My Best Food Moment of 2012

January 4, 2013 at 11:51 am 2 comments

A Heart-Shaped Pizza in Naples

A Heart-Shaped Pizza in Naples

Given the galaxy of experiences a year can bring, digging around for a superlative moment is a bit of a silly pursuit, and not something I normally do. But here’s one particular story that rises to the top of my memory bank this year. It’s an example of how serendipity and food can interfere with the mundane to produce the sublime.

I was in Turkey, first, though that’s not where this takes place. A friend’s wedding had brought me to Istanbul, where I had been fortunate to visit once before. Originally, my post-wedding plans were to spend a week traveling around the south of Turkey with a hodgepodge of friends’ friends. But poor weather and misaligned travel objectives (ok, my overarching desire to drink coffee in the sun, eat delicious things and generally avoid several 12-hour bus rides) pushed me to look for an alternative. I was close to cutting the trip short and flying home, frankly. But the night before we were supposed to leave Istanbul, a random search of flights revealed a round trip to Naples for an unmissably cheap price. Italy it was!

The friends I polled in the brief hours between this decision and my arrival in Italy were nearly unanimous in their recommendations: Skip Naples, they said. It’s ugly. It’s dangerous. There’s nothing to see. Take the train straight to Rome and Capri.

So I followed their advice. Except for a brief pause in Naples. A pause for lunch.

Having bussed from the Napoli airport to its train station, I lugged my roller bag through the terminal. I had one hour before my train. I had just landed in Italy. More specifically, in Naples. I wasn’t going to grab a train station sandwich.

Past confused travelers looking for sightseeing tours, I wound my way to the informazioni.  In my best “Italian” accented Spanish, I tried to convey what I was looking for. I have an hour. I need to find a delicious pizza. 

Slowly the man understood my insistent request. A smile crept over his face. I should send you to Da Michele. But you do not have time. He started scribbling on a piece of paper. There is a place, here, two blocks from the station. They will make you a great pizza. I know the chef. Give him this paper, and he will treat you well. 

It’s hard to know whether to follow a recommendation like this in a town as well-touristed as Naples. Savvy travelers are taught to be wary of kickbacks and any establishments near hubs like train stations. But I got a good feeling from this man, and I didn’t have much of a choice. My time to eat was running out.

My roller bag and I took a bumpy ride the two blocks to the place where this restaurant was supposed to be, past a mishmash of signs for buffalo mozzarella and unsavory-looking characters. It was hard to find. I got frazzled. I took a wrong turn. I lost time.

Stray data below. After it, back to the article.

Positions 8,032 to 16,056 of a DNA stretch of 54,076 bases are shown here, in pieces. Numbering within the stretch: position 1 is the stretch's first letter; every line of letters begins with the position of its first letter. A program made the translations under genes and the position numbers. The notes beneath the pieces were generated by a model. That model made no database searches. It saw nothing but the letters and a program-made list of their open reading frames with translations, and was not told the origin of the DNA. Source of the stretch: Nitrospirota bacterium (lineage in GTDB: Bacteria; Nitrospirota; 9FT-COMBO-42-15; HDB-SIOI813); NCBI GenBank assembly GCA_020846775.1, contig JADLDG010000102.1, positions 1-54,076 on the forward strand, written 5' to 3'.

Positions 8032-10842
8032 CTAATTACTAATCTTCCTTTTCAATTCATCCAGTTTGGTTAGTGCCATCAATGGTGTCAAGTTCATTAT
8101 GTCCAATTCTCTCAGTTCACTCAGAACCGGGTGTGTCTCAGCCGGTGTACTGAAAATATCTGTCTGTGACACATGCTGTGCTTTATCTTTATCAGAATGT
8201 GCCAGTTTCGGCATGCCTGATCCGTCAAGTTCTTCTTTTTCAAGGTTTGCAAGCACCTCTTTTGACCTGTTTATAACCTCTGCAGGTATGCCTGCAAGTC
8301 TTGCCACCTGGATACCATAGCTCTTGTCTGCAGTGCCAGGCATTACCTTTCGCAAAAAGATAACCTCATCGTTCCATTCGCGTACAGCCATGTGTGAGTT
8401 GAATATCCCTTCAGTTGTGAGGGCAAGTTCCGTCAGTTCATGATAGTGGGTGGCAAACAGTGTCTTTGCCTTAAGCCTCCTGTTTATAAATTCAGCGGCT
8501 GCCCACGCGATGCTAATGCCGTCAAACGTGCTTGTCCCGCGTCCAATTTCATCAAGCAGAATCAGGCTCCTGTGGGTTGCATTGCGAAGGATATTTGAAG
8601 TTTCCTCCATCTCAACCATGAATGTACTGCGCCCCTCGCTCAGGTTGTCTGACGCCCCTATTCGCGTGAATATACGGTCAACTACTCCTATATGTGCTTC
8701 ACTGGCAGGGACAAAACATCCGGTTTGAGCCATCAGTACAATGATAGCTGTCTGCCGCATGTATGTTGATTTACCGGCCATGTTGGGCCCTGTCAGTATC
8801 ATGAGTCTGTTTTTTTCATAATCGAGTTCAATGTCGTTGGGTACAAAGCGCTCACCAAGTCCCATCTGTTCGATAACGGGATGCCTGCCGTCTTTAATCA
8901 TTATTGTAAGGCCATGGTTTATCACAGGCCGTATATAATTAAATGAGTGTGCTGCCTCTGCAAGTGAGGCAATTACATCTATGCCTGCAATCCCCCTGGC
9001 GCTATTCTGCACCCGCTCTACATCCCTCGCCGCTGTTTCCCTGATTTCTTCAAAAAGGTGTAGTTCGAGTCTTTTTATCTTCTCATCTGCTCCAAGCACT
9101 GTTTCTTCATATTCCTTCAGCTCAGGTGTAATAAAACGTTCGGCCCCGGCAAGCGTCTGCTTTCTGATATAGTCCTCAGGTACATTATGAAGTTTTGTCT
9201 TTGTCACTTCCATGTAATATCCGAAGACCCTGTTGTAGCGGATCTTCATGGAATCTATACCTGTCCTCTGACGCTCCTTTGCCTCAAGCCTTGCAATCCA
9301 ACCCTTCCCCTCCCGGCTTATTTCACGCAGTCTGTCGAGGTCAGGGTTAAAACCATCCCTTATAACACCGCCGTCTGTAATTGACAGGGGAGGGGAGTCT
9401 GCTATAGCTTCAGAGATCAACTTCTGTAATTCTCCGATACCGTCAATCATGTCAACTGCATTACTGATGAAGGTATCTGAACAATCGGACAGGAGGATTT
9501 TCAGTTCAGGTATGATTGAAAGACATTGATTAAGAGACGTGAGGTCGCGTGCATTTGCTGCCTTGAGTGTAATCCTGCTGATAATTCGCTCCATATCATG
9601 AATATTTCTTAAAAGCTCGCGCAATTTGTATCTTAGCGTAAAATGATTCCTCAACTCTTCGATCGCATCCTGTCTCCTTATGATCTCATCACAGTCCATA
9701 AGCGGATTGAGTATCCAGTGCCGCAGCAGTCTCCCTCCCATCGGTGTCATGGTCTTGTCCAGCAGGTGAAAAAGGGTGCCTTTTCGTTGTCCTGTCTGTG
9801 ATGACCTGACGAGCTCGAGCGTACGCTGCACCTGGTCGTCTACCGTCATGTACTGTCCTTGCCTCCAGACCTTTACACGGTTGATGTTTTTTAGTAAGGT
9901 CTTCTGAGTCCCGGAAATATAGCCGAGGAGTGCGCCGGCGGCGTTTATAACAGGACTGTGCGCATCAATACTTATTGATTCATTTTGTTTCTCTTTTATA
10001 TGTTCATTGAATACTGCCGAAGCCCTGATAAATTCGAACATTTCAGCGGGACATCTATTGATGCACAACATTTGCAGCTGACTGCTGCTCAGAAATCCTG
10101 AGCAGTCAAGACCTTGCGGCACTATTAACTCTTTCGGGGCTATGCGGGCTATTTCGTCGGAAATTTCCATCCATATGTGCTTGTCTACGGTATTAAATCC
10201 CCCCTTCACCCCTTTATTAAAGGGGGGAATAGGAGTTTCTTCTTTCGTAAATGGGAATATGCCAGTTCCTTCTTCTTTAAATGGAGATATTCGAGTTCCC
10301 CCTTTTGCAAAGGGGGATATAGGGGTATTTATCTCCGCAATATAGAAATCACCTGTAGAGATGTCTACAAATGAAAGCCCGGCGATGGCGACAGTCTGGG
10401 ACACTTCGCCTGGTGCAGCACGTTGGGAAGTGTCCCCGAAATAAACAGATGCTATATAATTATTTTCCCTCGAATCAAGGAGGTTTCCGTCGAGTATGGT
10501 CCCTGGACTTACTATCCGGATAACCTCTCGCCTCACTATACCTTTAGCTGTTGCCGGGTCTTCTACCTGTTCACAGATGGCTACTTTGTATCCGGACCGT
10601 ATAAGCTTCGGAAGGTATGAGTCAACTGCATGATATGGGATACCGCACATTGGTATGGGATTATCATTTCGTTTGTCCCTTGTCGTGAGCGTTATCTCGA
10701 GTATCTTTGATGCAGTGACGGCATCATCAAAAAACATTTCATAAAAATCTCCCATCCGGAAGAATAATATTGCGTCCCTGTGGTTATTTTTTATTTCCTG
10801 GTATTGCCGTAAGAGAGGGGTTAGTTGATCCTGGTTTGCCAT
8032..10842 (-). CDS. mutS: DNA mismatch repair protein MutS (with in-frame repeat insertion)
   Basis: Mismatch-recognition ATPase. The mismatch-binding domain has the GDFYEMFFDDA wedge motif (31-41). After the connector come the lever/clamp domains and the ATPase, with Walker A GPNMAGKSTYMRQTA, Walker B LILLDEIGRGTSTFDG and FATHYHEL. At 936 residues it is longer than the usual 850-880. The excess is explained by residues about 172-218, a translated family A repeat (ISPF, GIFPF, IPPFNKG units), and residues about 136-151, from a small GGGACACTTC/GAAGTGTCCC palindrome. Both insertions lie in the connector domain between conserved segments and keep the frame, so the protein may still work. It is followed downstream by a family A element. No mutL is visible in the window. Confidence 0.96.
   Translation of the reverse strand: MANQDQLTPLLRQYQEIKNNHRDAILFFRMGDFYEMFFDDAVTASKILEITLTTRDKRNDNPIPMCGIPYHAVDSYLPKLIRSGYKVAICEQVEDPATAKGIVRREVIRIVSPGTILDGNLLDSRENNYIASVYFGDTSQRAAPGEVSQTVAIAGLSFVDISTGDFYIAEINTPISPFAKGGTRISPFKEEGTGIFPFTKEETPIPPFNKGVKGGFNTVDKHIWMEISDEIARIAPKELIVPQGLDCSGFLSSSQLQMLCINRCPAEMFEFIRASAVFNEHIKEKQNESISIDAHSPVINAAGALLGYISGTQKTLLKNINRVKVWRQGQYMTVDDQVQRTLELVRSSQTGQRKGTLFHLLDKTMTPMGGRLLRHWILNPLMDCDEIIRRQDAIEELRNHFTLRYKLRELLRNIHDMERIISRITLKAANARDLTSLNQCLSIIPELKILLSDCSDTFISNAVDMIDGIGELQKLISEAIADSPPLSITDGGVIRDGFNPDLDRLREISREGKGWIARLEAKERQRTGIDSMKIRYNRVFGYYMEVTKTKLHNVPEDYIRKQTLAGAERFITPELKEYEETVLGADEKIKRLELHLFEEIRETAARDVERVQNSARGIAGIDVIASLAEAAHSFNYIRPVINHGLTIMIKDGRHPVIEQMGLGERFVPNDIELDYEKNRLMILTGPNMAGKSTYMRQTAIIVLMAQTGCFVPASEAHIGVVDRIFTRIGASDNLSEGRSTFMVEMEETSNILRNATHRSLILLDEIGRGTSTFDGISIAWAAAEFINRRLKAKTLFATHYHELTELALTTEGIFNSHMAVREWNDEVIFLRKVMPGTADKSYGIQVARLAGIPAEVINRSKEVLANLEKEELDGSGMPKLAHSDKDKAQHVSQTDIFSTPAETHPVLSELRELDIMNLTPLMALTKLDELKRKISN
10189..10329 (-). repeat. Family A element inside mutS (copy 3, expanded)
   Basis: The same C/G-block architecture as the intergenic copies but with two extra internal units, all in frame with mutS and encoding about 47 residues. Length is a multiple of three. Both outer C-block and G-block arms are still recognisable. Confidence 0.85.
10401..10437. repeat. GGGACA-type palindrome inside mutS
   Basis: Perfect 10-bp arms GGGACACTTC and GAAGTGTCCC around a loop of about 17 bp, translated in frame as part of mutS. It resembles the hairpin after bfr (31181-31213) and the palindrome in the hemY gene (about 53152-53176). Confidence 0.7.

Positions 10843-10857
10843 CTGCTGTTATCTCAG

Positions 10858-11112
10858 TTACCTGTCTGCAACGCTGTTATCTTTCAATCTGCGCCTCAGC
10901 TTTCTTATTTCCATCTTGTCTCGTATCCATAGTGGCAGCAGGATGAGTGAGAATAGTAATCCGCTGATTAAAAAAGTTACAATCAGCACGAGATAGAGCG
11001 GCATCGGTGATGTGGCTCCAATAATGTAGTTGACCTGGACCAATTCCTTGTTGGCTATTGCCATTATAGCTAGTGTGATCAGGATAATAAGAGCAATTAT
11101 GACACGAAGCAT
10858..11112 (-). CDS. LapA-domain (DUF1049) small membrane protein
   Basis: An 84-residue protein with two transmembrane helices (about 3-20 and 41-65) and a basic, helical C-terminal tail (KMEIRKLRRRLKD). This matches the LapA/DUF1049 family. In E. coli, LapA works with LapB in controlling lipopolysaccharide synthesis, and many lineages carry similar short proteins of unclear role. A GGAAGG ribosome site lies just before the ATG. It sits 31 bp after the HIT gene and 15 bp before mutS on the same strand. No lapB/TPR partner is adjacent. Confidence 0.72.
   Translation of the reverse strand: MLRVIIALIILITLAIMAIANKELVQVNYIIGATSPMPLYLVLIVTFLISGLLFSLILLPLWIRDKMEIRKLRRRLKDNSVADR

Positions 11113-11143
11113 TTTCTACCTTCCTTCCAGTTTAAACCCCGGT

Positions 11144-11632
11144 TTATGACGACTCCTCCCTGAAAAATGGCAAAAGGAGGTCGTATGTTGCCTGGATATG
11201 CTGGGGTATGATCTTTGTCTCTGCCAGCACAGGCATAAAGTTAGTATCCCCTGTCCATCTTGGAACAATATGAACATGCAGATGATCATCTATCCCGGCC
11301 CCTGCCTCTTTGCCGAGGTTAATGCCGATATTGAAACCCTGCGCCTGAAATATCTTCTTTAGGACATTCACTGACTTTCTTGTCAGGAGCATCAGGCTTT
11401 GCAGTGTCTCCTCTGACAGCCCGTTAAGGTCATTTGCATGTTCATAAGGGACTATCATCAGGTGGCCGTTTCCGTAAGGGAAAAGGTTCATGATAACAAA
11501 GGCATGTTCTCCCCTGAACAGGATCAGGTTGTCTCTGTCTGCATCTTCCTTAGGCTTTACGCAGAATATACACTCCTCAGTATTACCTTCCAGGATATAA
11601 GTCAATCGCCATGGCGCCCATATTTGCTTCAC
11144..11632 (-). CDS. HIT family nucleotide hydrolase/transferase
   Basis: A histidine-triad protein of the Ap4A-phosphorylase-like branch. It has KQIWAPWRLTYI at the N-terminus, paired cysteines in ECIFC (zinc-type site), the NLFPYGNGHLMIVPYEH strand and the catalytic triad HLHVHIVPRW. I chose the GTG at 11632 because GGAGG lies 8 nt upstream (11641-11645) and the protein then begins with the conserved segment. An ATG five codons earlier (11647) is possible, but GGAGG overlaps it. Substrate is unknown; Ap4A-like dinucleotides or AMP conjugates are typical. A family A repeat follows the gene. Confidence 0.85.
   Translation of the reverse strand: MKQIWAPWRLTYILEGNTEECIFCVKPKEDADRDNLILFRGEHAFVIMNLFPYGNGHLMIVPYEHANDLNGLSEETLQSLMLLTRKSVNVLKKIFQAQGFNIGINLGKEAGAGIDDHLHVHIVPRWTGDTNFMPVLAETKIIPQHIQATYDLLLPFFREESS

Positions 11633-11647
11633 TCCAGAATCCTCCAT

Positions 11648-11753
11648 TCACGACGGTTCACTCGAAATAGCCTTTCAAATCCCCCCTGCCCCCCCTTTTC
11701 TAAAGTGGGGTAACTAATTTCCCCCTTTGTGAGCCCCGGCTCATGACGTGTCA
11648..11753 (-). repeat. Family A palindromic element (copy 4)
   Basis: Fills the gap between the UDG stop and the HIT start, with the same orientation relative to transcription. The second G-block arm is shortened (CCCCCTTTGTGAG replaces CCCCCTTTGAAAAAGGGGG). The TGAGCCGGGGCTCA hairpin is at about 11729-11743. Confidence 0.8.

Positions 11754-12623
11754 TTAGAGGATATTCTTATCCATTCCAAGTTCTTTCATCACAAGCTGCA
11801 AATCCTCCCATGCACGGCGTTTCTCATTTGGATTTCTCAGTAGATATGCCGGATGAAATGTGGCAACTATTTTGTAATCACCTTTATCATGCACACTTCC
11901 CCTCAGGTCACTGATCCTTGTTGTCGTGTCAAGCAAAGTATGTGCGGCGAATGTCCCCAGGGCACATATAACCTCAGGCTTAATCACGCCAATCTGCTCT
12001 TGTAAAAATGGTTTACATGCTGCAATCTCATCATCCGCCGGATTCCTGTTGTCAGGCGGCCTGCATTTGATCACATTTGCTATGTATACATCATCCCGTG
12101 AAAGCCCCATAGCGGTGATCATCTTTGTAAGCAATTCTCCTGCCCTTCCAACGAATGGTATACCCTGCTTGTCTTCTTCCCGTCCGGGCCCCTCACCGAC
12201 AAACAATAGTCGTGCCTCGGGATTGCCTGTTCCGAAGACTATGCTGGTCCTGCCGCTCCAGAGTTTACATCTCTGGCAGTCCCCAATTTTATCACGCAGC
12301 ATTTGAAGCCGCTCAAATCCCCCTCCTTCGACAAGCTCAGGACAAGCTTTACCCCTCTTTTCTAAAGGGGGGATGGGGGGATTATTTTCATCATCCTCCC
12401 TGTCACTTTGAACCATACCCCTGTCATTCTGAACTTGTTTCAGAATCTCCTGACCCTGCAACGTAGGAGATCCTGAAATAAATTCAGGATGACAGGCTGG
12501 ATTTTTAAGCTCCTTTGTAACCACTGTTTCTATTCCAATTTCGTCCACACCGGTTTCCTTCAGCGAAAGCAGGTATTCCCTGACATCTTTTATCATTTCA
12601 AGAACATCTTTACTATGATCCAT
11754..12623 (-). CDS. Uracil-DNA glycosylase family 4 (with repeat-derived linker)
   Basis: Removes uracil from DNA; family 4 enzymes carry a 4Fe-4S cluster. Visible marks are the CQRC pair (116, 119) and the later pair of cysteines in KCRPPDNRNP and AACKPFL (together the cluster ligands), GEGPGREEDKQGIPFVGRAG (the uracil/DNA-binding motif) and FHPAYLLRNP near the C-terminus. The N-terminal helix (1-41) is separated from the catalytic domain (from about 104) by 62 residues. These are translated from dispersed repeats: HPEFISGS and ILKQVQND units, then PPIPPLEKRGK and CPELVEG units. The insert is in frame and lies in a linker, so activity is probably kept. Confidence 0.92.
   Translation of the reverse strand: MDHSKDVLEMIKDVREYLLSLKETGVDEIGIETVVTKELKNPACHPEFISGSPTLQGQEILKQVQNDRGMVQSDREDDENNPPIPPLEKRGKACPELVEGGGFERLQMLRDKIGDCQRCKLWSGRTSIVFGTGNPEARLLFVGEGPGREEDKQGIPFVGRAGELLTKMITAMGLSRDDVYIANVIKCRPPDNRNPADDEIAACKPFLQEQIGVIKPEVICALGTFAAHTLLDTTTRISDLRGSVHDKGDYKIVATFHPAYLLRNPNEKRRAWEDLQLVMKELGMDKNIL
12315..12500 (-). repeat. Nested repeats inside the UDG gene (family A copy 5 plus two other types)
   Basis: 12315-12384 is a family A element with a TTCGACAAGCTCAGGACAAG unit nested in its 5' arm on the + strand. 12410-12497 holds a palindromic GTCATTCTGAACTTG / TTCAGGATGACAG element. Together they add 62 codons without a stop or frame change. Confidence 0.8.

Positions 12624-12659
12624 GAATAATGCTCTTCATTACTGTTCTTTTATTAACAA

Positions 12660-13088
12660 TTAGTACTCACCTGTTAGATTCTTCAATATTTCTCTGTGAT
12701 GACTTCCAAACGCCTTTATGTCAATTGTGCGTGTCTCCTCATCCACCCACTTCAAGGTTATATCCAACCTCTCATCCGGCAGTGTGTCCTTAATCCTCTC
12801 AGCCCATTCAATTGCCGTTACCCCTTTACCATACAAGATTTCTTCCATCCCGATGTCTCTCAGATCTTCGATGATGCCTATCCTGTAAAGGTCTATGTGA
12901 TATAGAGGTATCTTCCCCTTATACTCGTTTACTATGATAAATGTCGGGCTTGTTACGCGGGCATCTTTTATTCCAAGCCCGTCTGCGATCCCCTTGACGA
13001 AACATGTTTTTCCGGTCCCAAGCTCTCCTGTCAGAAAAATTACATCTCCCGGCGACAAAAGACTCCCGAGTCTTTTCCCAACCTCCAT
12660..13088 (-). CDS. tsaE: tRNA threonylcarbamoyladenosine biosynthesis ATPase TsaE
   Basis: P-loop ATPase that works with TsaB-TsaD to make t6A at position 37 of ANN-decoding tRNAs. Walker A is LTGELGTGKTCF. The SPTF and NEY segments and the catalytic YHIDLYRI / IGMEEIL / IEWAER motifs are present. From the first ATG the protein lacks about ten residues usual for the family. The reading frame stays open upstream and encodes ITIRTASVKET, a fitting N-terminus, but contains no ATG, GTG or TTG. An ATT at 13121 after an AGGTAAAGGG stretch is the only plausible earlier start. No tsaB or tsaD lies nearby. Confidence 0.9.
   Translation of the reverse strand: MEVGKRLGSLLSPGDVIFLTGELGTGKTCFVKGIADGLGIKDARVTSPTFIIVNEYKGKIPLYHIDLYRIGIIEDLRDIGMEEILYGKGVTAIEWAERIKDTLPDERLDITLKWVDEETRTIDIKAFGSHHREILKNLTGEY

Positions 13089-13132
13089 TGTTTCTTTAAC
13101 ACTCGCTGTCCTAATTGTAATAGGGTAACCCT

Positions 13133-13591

By the time I found the place I had lost the nerve to relay a message to the chef and just sat down. Platters of fresh looking antipasti were staring me in the face and I was hungry. A waiter smiled at me with curiosity as he poured water. I didn’t see any tourists. To my left, two well-appointed businessmen shared plates of tomatoes and raw fennel with parmesan. I’ll have that, I told my waiter. Then I’ll have a pizza.

When my antipasti arrived, the businessmen leaned over and smiled and gestured. You copied us!

They asked where I was from and why I was taking pictures of food.

New York! Another patron in the restaurant exclaimed, I have family there!

My lonely lunch as a solo traveler had turned into jovial restaurant-wide banter in fragmented Italian, Spanish, and English. I couldn’t tell if I was in on the joke or I was the joke, but I didn’t care.

Meanwhile, my businessmen friends got deep into a conversation with the waiter and called over the chef, conspiratorially. I cleaned my plate of the olive oil-drenched vegetables and sat back in satisfaction.

Are you ready for your pizza?  The waiter smiled at me.  I was.

The pizza came.

The pizza was shaped like a heart.

The pizza was shaped like a heart. I had been on Italian soil for less than two hours and a restaurant full of new friends who I would never see again delivered me a pizza in the shape of a heart.

Maybe the pizza was the best I ever had. Maybe it wasn’t. Maybe the flavor of pure happiness was all that mattered in that moment. That’s the moment that got frozen in time.

I don’t think I stopped smiling for the rest of that day. Certainly not as I left the restaurant and said goodbye to my new friends. Not as I thanked and re-thanked the train station information man who sent me there. Not as I boarded a train to Rome. And definitely, definitely not as my seat mate introduced himself: Ciao, I’m Armando. I study sustainable wine making in Pisa. Where are you going? 

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Dear Beyonce, Please Change Your Tune Epicuriosa Has Moved

2 Comments Add your own

  • 1. Food is Love « A Seasonal Feast  |  January 4, 2013 at 6:36 pm

    [...] via Epicuriosa In my family my mother had a saying growing up,  “If you eat what you love, and love what you [...]

    Reply
  • 2. Anonymous  |  January 5, 2013 at 4:05 am

    :)

    Reply

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Foodbuzz

Who is Epicuriosa?

Mariana Cotlear is a foodie and advocate for issues related to food, nutrition, and public health. She hopes to change the nutritional landscape in the U.S. and beyond via public policy and communications campaigns to influence the way people eat and encourage them to establish healthier relationships with food.

All photography is by Mariana, except where otherwise noted.

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